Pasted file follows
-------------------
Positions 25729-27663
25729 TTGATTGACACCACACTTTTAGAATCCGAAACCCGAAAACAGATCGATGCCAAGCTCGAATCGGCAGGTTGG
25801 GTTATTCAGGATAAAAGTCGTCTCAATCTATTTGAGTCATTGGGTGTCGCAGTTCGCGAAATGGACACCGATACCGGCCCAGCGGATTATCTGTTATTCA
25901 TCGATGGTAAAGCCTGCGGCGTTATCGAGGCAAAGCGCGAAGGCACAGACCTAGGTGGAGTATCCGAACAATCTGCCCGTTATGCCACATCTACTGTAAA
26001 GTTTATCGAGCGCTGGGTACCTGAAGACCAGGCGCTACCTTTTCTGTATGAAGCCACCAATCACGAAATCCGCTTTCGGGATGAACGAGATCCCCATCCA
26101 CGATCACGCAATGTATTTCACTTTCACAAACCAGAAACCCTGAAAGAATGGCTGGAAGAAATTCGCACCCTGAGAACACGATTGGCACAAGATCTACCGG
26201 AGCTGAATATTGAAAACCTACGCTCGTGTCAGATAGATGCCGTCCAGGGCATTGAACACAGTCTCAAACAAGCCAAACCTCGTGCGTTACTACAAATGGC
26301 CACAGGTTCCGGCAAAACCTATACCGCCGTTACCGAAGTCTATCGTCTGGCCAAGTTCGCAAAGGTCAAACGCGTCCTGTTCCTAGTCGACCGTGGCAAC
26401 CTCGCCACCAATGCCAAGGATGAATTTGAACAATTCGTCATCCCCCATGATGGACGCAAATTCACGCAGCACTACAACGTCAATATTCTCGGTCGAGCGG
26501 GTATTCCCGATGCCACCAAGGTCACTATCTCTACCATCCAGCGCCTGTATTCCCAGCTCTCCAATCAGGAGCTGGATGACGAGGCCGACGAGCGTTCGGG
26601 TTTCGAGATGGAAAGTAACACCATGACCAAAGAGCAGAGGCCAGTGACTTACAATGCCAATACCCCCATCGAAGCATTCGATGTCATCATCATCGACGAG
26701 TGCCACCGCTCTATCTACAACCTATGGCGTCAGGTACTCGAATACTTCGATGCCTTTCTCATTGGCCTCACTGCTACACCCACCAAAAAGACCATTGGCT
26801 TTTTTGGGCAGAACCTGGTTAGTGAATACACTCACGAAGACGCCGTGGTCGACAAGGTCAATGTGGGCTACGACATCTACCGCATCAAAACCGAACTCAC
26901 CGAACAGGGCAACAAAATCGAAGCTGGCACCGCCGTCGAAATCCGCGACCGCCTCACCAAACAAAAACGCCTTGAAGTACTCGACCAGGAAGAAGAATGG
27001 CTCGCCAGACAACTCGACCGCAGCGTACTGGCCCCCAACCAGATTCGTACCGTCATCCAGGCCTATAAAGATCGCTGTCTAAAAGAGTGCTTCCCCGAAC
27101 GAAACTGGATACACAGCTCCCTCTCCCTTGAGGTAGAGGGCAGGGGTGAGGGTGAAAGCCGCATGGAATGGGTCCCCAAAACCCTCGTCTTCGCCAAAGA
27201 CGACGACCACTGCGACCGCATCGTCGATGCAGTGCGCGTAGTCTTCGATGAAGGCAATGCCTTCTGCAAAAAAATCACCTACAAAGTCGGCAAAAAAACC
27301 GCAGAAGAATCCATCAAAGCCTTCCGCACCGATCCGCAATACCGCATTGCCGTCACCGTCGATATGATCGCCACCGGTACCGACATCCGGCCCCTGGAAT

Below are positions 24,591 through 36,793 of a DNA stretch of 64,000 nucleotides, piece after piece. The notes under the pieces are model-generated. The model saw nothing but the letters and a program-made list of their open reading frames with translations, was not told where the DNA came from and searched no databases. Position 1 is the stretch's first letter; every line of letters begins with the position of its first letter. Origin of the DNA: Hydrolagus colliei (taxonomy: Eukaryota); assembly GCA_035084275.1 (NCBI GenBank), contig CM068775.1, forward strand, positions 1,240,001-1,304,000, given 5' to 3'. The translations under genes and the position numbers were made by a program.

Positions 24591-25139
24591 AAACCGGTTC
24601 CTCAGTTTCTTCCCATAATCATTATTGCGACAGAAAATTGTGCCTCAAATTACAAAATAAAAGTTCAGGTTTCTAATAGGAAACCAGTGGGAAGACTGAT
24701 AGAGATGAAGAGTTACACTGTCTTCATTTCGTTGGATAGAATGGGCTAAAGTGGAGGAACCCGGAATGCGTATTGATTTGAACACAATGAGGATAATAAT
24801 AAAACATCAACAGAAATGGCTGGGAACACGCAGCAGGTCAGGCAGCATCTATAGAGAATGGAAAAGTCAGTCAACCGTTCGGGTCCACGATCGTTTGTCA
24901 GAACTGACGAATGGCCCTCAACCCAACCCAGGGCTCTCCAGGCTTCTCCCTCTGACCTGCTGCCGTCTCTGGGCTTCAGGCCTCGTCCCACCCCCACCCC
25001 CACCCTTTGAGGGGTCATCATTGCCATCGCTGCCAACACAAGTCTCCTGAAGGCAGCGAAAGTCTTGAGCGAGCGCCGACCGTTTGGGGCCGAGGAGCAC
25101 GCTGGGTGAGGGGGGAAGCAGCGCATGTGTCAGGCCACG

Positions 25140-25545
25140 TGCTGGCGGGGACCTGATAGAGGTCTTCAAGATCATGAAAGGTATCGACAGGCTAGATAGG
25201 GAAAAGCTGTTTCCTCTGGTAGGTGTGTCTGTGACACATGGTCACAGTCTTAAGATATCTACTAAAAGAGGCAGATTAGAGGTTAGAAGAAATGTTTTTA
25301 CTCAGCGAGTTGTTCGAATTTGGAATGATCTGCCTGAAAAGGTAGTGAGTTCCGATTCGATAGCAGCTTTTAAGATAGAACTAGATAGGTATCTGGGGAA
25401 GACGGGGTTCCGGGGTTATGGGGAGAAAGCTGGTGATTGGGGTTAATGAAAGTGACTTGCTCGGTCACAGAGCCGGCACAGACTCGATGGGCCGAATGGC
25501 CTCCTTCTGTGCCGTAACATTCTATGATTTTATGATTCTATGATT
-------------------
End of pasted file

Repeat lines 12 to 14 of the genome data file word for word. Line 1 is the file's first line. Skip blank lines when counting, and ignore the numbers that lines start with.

26701 TGCCACCGCTCTATCTACAACCTATGGCGTCAGGTACTCGAATACTTCGATGCCTTTCTCATTGGCCTCACTGCTACACCCACCAAAAAGACCATTGGCT
26801 TTTTTGGGCAGAACCTGGTTAGTGAATACACTCACGAAGACGCCGTGGTCGACAAGGTCAATGTGGGCTACGACATCTACCGCATCAAAACCGAACTCAC
26901 CGAACAGGGCAACAAAATCGAAGCTGGCACCGCCGTCGAAATCCGCGACCGCCTCACCAAACAAAAACGCCTTGAAGTACTCGACCAGGAAGAAGAATGG